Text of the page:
Saab has been dealt a twin blow with its administrator applying for the automaker's bankruptcy protection to end as former owner General Motors rejects a new ownership structure.

The Swedish automaker is urgently trying to satisfy GM with new proportions of control but of more pressing need is the lack of any finance, so far, thought to be originating from Chinese company Youngman.

"Swedish Automobile [Swan] announces it has been informed the administrator of the reorganisation, Guy Lofalk, will apply for termination of the voluntary reorganisation of Saab Automobile and two subsidiaries with the District Court in Vänersborg, Sweden," said a Swan statement today (7 December).

"Saab Automobile and its creditors have approximately five to six days to submit their view to the District Court before the court takes a final decision about termination of the reorganisation. The management of Saab Automobile will consider future steps and continues the current discussions with Youngman about the necessary funding to pay the wages and be able to continue the voluntary reorganisation."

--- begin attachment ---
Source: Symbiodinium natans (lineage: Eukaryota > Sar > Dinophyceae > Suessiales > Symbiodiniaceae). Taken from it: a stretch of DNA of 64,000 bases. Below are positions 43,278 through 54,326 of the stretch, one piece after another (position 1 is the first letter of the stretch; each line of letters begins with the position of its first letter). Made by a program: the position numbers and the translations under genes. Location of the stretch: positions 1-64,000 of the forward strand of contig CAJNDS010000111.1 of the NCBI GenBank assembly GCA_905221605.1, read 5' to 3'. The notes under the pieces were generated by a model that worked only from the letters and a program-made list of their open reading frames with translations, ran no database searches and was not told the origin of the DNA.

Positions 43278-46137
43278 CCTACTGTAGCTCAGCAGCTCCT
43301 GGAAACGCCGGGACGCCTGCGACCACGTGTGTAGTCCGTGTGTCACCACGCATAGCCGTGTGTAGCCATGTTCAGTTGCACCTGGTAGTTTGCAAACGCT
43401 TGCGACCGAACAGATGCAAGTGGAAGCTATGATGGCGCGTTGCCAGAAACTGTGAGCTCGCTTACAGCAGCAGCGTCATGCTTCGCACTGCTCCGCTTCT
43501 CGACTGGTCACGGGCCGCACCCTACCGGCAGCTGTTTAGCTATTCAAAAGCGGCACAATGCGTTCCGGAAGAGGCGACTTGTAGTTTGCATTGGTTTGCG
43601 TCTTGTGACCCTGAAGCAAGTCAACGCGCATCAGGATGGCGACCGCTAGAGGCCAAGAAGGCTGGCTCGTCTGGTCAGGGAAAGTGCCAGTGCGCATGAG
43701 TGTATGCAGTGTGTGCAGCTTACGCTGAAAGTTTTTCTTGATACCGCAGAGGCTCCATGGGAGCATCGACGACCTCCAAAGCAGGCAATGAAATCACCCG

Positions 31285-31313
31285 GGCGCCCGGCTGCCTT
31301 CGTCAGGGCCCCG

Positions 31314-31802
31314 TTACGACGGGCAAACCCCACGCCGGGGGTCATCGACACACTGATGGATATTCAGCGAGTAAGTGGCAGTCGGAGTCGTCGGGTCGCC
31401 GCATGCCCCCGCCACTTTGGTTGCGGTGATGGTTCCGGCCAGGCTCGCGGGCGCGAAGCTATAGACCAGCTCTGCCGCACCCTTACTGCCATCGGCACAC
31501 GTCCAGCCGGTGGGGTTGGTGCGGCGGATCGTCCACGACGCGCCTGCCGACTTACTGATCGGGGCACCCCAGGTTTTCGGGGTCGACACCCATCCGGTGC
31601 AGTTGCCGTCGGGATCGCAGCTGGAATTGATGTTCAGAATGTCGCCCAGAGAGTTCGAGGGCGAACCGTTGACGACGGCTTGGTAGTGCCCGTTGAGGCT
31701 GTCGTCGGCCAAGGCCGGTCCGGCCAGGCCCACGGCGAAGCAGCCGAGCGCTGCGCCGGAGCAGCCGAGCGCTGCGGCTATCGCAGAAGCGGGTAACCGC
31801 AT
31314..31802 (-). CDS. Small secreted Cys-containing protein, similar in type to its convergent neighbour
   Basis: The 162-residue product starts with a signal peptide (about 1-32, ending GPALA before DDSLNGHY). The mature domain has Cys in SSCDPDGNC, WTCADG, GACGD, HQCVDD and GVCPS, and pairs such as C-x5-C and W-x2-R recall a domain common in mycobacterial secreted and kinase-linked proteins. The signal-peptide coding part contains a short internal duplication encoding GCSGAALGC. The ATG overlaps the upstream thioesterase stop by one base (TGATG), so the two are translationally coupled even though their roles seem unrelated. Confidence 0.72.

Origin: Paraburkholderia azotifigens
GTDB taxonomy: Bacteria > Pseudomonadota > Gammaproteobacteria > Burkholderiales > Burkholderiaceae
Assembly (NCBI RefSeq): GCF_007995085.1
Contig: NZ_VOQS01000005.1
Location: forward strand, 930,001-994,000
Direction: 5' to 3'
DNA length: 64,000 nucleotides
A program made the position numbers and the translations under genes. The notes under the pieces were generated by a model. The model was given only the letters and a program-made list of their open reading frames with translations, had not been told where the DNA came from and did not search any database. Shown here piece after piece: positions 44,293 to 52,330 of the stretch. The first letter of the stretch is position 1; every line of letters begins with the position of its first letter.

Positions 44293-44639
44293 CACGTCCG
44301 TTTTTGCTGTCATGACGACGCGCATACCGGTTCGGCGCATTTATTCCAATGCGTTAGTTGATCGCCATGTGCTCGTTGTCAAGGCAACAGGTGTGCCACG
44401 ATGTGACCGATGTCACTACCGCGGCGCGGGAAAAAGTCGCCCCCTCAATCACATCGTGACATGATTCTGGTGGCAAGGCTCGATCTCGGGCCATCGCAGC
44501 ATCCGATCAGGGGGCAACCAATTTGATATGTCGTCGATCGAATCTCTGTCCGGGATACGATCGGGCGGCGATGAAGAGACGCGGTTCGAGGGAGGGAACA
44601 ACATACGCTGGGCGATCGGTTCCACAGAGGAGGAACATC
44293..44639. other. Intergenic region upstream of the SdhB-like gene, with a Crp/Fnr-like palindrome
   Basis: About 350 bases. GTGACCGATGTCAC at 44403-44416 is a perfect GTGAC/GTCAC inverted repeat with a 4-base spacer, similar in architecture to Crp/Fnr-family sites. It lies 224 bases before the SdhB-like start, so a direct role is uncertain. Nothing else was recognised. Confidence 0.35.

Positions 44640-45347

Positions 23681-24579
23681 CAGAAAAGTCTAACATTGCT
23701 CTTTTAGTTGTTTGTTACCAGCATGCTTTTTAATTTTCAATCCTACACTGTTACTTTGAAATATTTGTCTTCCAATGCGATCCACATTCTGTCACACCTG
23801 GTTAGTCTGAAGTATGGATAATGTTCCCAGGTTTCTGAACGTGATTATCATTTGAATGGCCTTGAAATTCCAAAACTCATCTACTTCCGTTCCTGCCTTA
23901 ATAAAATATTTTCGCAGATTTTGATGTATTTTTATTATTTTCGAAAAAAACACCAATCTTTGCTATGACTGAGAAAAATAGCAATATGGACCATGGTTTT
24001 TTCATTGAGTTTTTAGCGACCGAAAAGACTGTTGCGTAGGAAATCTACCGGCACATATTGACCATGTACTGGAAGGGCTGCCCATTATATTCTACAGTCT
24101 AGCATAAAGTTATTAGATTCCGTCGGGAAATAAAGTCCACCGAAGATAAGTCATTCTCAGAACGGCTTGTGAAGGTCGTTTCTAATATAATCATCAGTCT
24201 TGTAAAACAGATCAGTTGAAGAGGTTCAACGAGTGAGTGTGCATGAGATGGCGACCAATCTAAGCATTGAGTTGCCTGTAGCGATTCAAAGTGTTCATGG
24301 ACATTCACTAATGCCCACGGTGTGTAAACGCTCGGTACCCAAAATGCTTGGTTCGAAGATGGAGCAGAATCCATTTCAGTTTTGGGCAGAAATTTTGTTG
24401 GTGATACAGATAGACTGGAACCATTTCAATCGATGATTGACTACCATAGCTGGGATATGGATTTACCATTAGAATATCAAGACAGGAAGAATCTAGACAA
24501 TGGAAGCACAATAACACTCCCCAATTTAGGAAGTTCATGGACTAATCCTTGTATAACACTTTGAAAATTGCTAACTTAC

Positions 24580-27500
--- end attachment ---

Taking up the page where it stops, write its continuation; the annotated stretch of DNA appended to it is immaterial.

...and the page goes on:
Saab has been unable to pay its almost 4,000 employees for November salaries while the rapid approach of the Christmas holidays will also see December wages start to become an issue.

Should the worst happen, the Swedish government could be liable for a substantial bill, having guaranteed a EUR280m (US$376m) loan from the European Investment Bank and could also have to pick up a possible six months wages for Saab's employees as they seek other work. The government has already paid three months' salaries as the automaker entered bankruptcy protection.

Meanwhile, General Motors is standing firmly against the new Saab proposal concerning ownership although it is not clear what any new split might have been.

Following what it described as "receipt of new information from Saab," GM manager financial news,  James Cain, told just-auto in an emailed statement the US manufacturer would oppose the new proposition.

"We have reviewed Saab's proposed changes regarding the sale of the company," said Cain. "Nothing in the proposal changes GM's position.  We are unable to support the transaction."

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